Vorgar leapt at the gate, grasping a bar in each hand. The gate rattled in response, and all of his own friends gave a slight start.

Sunar, and his party, stood as statues.

Vorgar nearly spat his words. “Your mercy!? Ha! I will cut you to ribbons slowly, before your friends and that peasant so-called sister of yours! You will die screaming for mercy, begging me to let you yield, but I will not. My second and I will then stand over your body and make sure you are dead, and that the satisfaction of the challenge has been met before we leave. And, don’t have any illusions about how your peasant friends will be able… Don’t Turn Your Back On Me Sunar! I am not finished with you yet! You will… Un-hand me!”

As the Titans strode away, Master Ikthan spoke, “Thank you for coming officer Kerchev. I am glad you happened to be vacationing at the lodge, it can be hard for us to find nobility out here to make arrests. Can you please… .

Sunar tuned out the scene at the gate. He motioned to Tabitha as he passed her, and she fell into step beside him. “I assume that you have learned something?”

She gave a small nod of her head, fleeting expressions flashing over her face. “I wouldn’t have known the finer points of how a challenge is made, and would have ended up facing that imbi…,” she cut off at a slight gesture of Sunar’s head, “…him… with a blaster, putting myself at greater risk, and making it far more difficult to end the duel without killing or permanently injuring him in the process So… if we must deal with the world outside it pays to know what is expected of us, and what the standards of behavior are. But…,

Sunar gave her a hard look, and whatever protest she intended to make died under his gaze. He continued to stare at her until her features lost their rebellious cast, then nodded for her to continue.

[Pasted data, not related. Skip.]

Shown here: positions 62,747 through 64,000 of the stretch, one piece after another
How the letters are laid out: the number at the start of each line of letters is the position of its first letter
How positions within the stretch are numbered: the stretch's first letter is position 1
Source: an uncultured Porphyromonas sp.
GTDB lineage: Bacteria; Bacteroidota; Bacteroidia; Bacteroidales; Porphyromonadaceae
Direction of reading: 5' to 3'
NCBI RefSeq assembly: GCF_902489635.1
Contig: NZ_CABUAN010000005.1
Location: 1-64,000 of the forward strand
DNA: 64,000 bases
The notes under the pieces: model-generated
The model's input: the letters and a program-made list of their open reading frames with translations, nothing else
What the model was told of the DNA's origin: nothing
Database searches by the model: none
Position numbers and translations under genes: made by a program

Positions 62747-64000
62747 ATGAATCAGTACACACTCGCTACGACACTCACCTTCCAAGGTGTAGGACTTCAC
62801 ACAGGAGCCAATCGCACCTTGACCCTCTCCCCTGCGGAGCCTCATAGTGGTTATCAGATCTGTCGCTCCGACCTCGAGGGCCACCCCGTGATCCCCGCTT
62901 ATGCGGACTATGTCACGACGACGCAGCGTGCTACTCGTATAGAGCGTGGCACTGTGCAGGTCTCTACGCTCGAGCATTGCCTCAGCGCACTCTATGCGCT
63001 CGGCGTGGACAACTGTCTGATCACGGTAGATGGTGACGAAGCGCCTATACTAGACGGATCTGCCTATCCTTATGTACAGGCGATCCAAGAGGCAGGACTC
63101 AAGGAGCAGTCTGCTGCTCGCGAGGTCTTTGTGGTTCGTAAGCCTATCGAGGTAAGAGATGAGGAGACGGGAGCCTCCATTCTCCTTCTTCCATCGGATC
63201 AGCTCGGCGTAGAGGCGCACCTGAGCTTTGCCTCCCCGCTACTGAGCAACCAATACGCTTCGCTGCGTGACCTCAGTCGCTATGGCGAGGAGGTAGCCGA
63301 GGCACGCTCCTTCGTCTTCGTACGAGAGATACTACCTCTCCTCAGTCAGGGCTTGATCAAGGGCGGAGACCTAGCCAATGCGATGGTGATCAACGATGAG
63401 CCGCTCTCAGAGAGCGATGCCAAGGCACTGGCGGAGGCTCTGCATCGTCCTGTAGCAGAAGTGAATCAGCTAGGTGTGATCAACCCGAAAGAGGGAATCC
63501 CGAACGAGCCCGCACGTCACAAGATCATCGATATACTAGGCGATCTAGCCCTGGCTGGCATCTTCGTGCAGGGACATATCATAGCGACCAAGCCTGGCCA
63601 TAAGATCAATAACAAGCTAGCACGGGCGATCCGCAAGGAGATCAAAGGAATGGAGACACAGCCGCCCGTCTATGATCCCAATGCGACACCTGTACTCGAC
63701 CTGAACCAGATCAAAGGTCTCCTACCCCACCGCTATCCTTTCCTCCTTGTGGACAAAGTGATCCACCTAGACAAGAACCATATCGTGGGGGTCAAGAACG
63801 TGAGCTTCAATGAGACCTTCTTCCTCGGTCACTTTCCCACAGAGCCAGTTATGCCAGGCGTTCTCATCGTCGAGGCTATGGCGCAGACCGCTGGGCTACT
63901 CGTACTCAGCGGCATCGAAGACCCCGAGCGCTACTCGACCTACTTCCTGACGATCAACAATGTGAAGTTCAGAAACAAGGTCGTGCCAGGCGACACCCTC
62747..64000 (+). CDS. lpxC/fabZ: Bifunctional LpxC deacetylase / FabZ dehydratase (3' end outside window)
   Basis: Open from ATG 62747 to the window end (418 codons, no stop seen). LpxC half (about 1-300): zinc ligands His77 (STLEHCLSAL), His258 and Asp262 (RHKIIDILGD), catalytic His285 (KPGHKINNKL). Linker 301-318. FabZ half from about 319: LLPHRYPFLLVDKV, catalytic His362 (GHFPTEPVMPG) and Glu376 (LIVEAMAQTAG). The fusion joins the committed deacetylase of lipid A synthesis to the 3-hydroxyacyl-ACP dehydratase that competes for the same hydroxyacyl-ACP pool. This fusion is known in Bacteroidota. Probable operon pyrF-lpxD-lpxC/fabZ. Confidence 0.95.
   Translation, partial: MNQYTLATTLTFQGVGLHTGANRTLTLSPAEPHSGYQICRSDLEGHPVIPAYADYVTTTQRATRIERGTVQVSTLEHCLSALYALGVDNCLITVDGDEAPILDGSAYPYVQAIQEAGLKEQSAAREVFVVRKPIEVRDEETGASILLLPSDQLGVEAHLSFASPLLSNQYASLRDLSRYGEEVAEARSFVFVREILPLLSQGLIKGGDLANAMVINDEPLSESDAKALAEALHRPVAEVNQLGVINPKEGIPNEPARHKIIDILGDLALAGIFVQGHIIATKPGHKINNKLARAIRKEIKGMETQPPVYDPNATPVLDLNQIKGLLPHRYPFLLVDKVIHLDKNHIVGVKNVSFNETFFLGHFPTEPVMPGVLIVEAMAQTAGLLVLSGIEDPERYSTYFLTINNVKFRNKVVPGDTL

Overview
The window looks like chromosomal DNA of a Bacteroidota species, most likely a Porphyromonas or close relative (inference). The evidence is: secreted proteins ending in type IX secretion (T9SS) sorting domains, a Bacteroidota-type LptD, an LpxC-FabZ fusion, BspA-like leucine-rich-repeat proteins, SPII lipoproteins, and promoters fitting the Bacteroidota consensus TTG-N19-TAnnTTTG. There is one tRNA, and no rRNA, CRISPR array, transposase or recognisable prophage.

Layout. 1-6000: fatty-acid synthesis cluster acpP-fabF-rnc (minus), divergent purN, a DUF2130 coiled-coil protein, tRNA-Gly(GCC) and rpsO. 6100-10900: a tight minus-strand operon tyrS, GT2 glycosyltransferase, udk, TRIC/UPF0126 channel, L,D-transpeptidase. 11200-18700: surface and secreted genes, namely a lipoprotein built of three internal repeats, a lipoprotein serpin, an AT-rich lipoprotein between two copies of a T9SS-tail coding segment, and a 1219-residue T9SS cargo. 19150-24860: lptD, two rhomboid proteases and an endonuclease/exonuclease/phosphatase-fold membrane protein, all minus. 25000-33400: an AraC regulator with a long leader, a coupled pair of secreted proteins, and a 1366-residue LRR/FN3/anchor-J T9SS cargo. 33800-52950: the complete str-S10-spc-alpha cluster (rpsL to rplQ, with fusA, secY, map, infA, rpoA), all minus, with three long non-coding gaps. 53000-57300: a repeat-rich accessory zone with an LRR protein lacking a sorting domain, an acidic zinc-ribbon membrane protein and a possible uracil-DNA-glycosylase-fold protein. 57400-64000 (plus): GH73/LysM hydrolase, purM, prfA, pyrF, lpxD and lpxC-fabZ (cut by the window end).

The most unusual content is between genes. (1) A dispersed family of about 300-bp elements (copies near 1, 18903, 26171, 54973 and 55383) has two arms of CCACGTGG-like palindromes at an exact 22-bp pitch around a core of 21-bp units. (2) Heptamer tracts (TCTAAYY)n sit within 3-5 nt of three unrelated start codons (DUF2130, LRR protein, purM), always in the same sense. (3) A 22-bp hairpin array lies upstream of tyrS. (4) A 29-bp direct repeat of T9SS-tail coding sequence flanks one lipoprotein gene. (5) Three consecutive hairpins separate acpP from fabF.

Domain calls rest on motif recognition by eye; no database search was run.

She sighed. “Yes, I can also see how understanding how their world works, and how it relates to ours, can lead to other understandings and continued enlightenment.” A slightly defiant glint appeared in her eye for a brief moment, “That doesn’t mean I have to like it.”

Sunar allowed the edges of a smile to form at the corners of his lips. “The path towards enlightenment is often difficult, and the universe is what it is. One must learn to accept what is, regardless of one’s feelings about it. Once you have done this, it gives you the choice of adjusting your emotional reaction, or finding a way to adjust the world around you.”

She gave a small laugh at that. “Adjusting one’s own reaction is what we strive for, is it not? It seems the far easier path much of the time.”

Sunar nodded. “Easier, yes. Best? Often, but not always. Our emotions are a stream, which we can redirect, or work through. The world around us can be a mountain and sometimes,” he tossed a look back at the dark elf stalking away from the gate, and Master Ikthan chatting with the officer, “the mountain needs to be moved. But, to do so, one must know how.”